If you’ve always been captivated by dinosaurs, then you may want to have a chat with David Fastovsky. The URI geosciences professor is so widely known for his research on the extinction of the dinosaurs that his wax likeness lives immortally in the Milwaukee Public Museum as part of a diorama explaining the clay layer of Earth that marks the boundary between two geological periods.
Even if your idea of Earth science has nothing to do with fossils, URI can still rock your world.
Professor Fastovsky is quoted in the news almost every time a new dinosaur discovery is made, and he’s practically famous for his 2011 description of a 70-million-year-old nest containing the fossilized remains of 15 baby Protoceratops andrewsi dinosaurs in Mongolia. It was the first nest of its kind ever found and the first evidence that Protoceratops juveniles stayed in the nest for an extended period.
But not everyone who studies the geosciences at URI wants to follow in Professor Fastovsky’s dinosaur-hunting footsteps. Take Marie Jimenez, for example, who just graduated in May. She’s fascinated by fossils and wants to be a paleontologist, but that doesn’t means she plans to study dinosaurs. “Paleontology is all about uncovering the history of the Earth, whether by dinosaur fossils or other types of fossils,” she explained. “You have to know a little about everything to attack a problem. It’s sort of like being a geology detective.”
That’s exactly the role she played last summer as an intern at Dinosaur National Monument in Utah, which she describes as “a vertical dinosaur quarry” where the fossil beds are tilted at a 67-degree angle. “So instead of looking down into the ground at the fossils, you’re seeing this 150-foot wall of bones in front of you,” Marie said.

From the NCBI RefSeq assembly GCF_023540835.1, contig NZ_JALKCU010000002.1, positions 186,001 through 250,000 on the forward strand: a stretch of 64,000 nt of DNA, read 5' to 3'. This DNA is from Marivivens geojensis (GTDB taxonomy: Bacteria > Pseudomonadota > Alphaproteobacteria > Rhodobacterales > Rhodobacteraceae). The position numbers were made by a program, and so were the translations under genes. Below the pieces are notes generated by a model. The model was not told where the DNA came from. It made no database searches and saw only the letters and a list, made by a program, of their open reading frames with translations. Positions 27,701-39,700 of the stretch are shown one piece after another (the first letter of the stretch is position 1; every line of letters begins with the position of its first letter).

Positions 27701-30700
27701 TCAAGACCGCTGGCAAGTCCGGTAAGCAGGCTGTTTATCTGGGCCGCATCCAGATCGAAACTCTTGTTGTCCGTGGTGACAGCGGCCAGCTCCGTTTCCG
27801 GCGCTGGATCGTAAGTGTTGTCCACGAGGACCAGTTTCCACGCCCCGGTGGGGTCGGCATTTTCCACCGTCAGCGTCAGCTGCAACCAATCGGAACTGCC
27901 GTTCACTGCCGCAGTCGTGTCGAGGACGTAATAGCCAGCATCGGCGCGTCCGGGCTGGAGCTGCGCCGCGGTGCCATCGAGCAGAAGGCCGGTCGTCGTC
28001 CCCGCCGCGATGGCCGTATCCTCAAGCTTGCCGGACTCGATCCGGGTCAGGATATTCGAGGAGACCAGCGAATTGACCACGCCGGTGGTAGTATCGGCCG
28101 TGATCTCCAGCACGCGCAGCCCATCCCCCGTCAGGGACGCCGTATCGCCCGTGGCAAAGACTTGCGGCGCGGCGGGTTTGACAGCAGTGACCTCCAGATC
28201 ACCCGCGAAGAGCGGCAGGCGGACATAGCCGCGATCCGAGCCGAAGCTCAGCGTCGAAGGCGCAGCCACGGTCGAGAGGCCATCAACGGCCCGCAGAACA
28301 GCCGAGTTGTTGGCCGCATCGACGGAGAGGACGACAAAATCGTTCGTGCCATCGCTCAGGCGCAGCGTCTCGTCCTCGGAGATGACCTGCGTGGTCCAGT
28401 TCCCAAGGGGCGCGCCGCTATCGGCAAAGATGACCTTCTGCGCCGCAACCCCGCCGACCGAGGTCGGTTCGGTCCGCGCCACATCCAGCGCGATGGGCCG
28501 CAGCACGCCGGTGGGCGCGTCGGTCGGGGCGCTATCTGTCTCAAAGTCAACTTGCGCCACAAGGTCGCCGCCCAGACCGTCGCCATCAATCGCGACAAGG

Just about every day for 11 weeks she sorted through archival documents, photographs, and maps from the early days of the 100-year-old fossil quarry to unearth hidden specimens and historical details to help make the work of paleontologists a little easier. Her work is now part of the National Park Service’s digital quarry.
Even if your idea of Earth science has nothing whatsoever to do with fossils, URI can still rock your world. You can study with leading experts on underwater volcanoes, award-winning faculty studying earthquakes and the evolution of the Earth, the developer of a seismic model to monitor nuclear explosions in the Middle East, a professor studying the evolution of the earliest life on Earth, an expert on global sea level rise, or several hydrologists working to find clean drinking water for developing nations like India, Nepal and Indonesia.
Which is why the geosciences may be the only academic discipline at URI where it’s fun to be between a rock and a hard place.